When markets move in a positive direction, youâ€™ll hear it from real estate agents first. They see busier open houses, quicker sales or even multiple offers. By the time the news finally hits the mainstream media, buyers start to feel the pull to get back in the market.
Thatâ€™s what weâ€™re seeing in many parts of the country right now. With all signs tilting toward a sellersâ€™ market for the first time in years, itâ€™s helpful for buyers to understand todayâ€™s seller. No two sellers are alike, of course. But thereâ€™s a certain mindset that many sellers these days share, and itâ€™s a grateful one for many. Understanding that mindset can help buyers more successfully and easily navigate through the process of purchasing a home. The same holds true for sellers. They should be mindful of the buyersthat stand before them.
Here are three things home buyers should know about todayâ€™s sellers.
According to Zillowâ€™s negative equity report, 28 percent of homeowners with a mortgage today areunderwater. Many sellers have been hoping and wishing for prices to increase just a little bit. Some have outgrown their current home, are forced into an hour-long commute (or longer) each day or simply want to move to a new town or area. But due to negative equity, theyâ€™ve been stuck. The emergence of a sellersâ€™ market provides them with a glimmer of hope. They just may be grateful for any offer that will allow them to get out at last.
Often, sellers feel the same amount of stress or excitement that buyers feel because theyâ€™re somewhere in the buying process, too. Though some sellers will become renters after their sale is complete, many will get back in the homeowner game soon after the sale goes through, sometimes immediately. Sellers, as would-be buyers, want to capitalize on low interest rates and home values. Getting the home sold quickly and at todayâ€™s value may be all a seller needs to make a purchase. Though it may be a â€œsellersâ€™ market,â€ these sellers usually arenâ€™t greedy. They feel the buyerâ€™s pain and likely want to get out cleanly and quickly so that they, too, can buy.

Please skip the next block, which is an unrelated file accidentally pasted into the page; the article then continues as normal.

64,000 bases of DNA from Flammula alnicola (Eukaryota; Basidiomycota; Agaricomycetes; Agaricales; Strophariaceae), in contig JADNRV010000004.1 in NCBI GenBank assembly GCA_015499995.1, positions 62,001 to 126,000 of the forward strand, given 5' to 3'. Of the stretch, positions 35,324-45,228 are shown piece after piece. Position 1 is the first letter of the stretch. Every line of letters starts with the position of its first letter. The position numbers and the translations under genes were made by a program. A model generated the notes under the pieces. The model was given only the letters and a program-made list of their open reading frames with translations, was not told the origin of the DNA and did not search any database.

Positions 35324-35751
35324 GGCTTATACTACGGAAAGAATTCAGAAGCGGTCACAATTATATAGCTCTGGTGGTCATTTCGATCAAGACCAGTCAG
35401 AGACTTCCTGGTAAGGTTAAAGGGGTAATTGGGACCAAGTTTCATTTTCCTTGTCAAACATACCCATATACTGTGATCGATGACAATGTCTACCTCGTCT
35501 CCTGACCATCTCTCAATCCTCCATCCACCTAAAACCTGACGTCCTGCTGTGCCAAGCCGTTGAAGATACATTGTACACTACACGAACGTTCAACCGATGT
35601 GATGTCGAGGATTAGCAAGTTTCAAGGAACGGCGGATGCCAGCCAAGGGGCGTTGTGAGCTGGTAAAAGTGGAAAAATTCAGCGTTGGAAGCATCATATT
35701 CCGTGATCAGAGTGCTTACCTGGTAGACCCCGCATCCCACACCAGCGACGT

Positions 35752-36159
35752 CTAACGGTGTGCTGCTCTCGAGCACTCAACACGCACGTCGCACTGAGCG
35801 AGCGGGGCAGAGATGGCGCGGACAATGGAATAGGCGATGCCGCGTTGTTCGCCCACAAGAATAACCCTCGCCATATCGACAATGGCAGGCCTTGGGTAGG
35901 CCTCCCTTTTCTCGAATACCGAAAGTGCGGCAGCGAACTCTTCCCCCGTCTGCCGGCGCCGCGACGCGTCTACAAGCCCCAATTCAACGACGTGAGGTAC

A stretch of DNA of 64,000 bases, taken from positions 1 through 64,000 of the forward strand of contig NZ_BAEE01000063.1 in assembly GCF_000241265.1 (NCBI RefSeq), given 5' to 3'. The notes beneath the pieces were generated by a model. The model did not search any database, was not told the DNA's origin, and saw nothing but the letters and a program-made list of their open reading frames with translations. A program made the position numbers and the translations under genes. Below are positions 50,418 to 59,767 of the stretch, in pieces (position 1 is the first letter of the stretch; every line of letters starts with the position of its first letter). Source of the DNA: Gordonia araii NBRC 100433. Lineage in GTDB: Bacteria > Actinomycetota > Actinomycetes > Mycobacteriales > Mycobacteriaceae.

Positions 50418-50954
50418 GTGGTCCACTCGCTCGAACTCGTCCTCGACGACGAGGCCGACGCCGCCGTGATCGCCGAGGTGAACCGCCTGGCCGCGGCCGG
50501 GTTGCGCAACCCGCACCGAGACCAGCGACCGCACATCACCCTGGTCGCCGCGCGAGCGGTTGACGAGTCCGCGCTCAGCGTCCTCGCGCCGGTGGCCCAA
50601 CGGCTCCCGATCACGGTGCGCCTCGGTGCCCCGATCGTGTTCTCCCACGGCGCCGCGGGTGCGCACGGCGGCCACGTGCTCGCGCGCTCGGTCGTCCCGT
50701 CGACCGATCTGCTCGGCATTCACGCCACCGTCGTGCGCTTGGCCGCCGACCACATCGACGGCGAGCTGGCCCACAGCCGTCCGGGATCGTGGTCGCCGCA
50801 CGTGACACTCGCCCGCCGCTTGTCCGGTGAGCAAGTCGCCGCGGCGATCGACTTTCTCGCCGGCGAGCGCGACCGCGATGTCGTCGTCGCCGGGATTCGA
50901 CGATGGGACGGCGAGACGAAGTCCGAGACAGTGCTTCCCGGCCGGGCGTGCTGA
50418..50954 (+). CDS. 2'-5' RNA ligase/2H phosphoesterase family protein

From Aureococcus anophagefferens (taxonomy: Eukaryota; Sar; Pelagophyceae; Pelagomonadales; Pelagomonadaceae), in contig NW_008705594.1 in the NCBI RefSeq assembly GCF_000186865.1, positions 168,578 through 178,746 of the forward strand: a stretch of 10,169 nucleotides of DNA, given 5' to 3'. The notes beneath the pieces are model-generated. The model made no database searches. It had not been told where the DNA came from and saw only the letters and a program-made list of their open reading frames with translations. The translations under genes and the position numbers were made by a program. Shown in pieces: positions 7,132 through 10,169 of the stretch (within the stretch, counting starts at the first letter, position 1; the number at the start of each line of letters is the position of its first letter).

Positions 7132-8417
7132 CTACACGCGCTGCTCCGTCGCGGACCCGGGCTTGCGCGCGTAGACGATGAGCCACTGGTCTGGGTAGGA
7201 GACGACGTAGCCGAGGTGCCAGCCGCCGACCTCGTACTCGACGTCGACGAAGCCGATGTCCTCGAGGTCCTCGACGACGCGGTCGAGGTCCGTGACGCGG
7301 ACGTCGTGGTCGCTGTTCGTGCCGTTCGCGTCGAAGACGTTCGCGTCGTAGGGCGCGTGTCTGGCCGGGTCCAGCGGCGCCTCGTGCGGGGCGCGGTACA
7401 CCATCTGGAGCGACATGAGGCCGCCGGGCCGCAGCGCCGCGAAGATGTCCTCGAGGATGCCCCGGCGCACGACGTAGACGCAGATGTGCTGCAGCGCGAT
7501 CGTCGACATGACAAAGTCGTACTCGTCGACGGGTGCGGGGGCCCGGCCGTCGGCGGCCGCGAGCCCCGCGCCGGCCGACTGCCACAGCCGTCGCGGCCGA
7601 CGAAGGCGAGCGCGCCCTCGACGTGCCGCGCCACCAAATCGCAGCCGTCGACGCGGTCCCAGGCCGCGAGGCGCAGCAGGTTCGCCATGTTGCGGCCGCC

Even the sellers who are above water or own their homes outright are well aware of whatâ€™s happened in the real estate market over the past five years. Theyâ€™ve watched their friends and neighbors lose their shirts on real estate, forced to do short sales, or even have their homes foreclosed. They welcome the news that the market is changing, and in their favor, at last. Theyâ€™re more hopeful than they were even six months ago. Generally speaking, however, sellers who arenâ€™t stuck in their homes (because of depressed home values or other reasons) are still feeling conservative and cautious. Theyâ€™re more likely to take a bird in the hand than to risk losing a sale because of greed.
Real estate is a game, in a sense, in which both sides hope to achieve their goals, which is why it always helps to understand your â€œopponent.â€ When youâ€™ve found a home you like, figure out who the seller is, how they got there and why they want to sell. Donâ€™t make assumptions. Take a step back. Put yourself in their shoes.
Sellers arenâ€™t the same as they were around 2005, when many were driven by greed as the marketâ€™s rise seemed endless. Theyâ€™ve just weathered the worst real estate market crash in decades, so donâ€™t go into this market, which is very different from even six months ago, assuming sellers are looking to take advantage of you. Donâ€™t let your real estate agent convince you thatâ€™s the case, either. Even though you might think they have a hot property that will sell quickly, the seller is usually willing to negotiate. They may even be grateful to receive a reasonable offer, especially if it at least comes close to the value their home had before the crash.
Fred Yancy, Broker